Author Topic: Get Your Shit Together! Wills, living wills, POAs, life insurance, etc.  (Read 22647 times)

Poundwise

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Re: Get Your Shit Together! Wills, living wills, POAs, life insurance, etc.
« Reply #150 on: December 13, 2018, 05:42:19 PM »
We've done nothing about our will so far, but we did take an important step by signing up for this legal plan that is part of a benefit of my husband's job. For a flat annual fee, we'll be able to take advantage of legal services to take care of all this stuff.  We'll also be able to hire somebody grieve our property taxes, extra important now that we lose so much of our deduction.

Check to see if they have something like a will making kit. Ours had a little workbook, we got two (one for each person that needed a will) and filled them out, sent them off, then had documents back a few weeks later ready for our signature and a notary.

Just don't be like me in that I had the service for MONTHS before we got around to actually doing that part, paying the monthly fee for nothing in the meantime.

Just saw this today... thanks, @meerkat! Our old will was done using Suze Orman software but we have more assets and more kids since then. And no worries, we are going to use that legal service very well... have to grieve property taxes, pursue a nonpaying client, etc. 

Goldielocks

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Re: Get Your Shit Together! Wills, living wills, POAs, life insurance, etc.
« Reply #151 on: December 13, 2018, 06:03:56 PM »
1. So, I am done thinking about who I will leave what to and I am giving up on trying to control what happens after my death. (sheesh)
I had a bit of a health scare and all I could think about is that I haven't ordered my affairs. So now I am super motivated.

2. Beneficiaries and POD (point of death) papers on all my accounts were done in 2018, but I need to make one change in Jan and also add a POD to an old account that I don't intend to ever close. Seemed hardly worth to do for this one account but then I realized it is better to make no exceptions, especially since the balance does vary.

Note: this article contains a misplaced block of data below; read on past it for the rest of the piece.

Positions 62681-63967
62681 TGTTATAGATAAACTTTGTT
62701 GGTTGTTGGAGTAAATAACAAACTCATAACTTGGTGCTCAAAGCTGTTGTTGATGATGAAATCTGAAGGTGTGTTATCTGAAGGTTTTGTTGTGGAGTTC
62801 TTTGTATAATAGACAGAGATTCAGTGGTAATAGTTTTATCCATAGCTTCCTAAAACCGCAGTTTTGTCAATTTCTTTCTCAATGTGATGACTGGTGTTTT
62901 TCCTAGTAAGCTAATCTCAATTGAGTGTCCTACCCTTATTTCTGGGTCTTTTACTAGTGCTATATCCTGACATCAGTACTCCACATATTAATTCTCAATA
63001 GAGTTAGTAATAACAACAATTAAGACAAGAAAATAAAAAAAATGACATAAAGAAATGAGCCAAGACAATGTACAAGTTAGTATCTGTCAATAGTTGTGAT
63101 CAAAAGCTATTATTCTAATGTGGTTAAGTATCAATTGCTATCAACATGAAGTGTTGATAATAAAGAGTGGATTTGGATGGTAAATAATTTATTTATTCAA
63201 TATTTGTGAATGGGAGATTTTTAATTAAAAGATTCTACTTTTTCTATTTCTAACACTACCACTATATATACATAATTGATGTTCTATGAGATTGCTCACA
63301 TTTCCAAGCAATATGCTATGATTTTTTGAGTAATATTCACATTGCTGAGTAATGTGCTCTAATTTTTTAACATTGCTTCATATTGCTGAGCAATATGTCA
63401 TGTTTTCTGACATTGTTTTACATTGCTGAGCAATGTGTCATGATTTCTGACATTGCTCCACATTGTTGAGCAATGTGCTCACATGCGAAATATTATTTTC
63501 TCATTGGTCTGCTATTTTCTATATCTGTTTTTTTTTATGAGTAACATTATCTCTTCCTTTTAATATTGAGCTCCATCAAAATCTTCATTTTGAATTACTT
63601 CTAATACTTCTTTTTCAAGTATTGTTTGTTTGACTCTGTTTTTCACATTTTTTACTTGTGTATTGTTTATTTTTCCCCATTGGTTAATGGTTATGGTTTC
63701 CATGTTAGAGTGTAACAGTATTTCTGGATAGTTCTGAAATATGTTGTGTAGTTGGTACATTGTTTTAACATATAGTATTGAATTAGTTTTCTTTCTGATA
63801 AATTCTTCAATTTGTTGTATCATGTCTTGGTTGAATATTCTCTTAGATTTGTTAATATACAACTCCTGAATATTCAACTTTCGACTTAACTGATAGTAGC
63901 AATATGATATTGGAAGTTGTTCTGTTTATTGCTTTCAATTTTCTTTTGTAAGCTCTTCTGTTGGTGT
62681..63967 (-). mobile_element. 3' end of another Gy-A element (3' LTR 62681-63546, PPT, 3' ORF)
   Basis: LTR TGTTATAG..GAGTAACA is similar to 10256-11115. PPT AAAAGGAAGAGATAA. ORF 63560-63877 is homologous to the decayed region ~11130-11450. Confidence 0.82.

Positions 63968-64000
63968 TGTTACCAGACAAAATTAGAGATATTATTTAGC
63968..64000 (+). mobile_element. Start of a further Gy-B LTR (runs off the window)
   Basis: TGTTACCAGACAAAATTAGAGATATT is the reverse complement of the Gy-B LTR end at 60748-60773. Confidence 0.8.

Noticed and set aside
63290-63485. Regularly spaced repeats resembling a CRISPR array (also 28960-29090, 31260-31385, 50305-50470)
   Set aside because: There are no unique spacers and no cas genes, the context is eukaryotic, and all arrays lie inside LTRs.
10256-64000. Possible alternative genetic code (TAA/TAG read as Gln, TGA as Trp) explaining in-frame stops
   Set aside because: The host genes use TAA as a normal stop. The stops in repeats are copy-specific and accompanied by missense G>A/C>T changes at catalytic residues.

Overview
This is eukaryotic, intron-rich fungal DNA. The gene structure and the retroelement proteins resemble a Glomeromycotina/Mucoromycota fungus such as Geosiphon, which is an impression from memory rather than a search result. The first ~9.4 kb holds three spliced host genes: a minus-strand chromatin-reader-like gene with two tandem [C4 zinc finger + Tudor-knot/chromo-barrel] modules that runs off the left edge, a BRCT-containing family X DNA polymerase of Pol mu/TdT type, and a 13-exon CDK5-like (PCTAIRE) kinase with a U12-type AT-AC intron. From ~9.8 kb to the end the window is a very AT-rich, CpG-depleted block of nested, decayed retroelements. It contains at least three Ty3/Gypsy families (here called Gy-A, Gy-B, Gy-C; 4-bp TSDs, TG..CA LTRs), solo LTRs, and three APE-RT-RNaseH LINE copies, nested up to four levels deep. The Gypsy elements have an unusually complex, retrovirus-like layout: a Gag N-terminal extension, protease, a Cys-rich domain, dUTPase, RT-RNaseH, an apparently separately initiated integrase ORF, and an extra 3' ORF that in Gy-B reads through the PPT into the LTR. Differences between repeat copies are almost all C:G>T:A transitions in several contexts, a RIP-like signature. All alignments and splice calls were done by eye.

3. Found an attorney that appears to have reasonable rates and will call for an appointment today.
4. Working on updating my/our BOB.
5. Will finish writing letters this Dec 2018 - one with all instructions and three to go to the people in my will.
 
Wondering what happens with the car? Presently there is a car loan - so the bank holds the title for a few more months. Is there a way for the car to go to my son automatically? Can this only be done via the will or would it be better to just "sell" it to him?
What does the bank do with a car when it is not fully paid off at the time of death?

6. Calling the consulate in January to find out what if any complications I can expect and need to account for. I read somewhere that if domicile is firmly established in the US - then US inheritance laws prevail. Germany is quite different, but then again, I might have dual citizenship by then and I am wondering how that will impact even a very small inheritance.

I find this all rather daunting, but maybe reading all the links in this thread and speaking with the lawyer will help and clarify some of the steps.
I am a financial planner, not a lawyer, and this is free internet person advice, and worth about the same....

1-3   Awesome.
4) I don't know what a BOB is (beneficiary?)   sounds like it is good, though.
5)  Ensure that your will and letters don't contradict your beneficiary designations.  Your lawyer should cover this for you, ideally you would hand over the letters at the time they are preparing your will, for a quick check.
Also, note that the will, if dated newer, could over ride investment declared beneficiaries... or vice versa, in future.
6)   Any property of a deceased person is subject to US Estate tax laws if:

A) the value of the US domiciled property (real estate, car, investments in US banks, bank accounts) is over $60k USD AND
b) your total estate worldwide is over the Estate tax exemption limit...   which just rose to 11.2 Million, but will fall back down to 5 million in a few years.

Estate tax in the USA is 40%... so you DON'T want to hold assets over $60k in the USA if you are at all close to $5 million in worldwide assets.... especially as each elected government can change the limit quickly and suddenly on you.

c)  there are also probate costs to account for and distribute the US assets, if needed, which can be relatively costly as well.

CAR
Generally, the bank will call any loans, including a car loan, when the deceased dies, and the estate needs to pay all creditors before paying out the estate.     If there is not enough cash to cover the loans, the assets are sold, as determined by the executor / executrix.   Depending on the loan, it may be attached only and solely to the car title, so the car could be repossesed per the loan documents if the debt is not repaid upon demand, in the specified timeframe. Note that if the estate is tied up in probate, they may not be able to release the funds in time, so the car would be repossessed, if that is what the loan docs state.  You need to check your car loan documents to determine what happens in default or death.  They will state it clearly.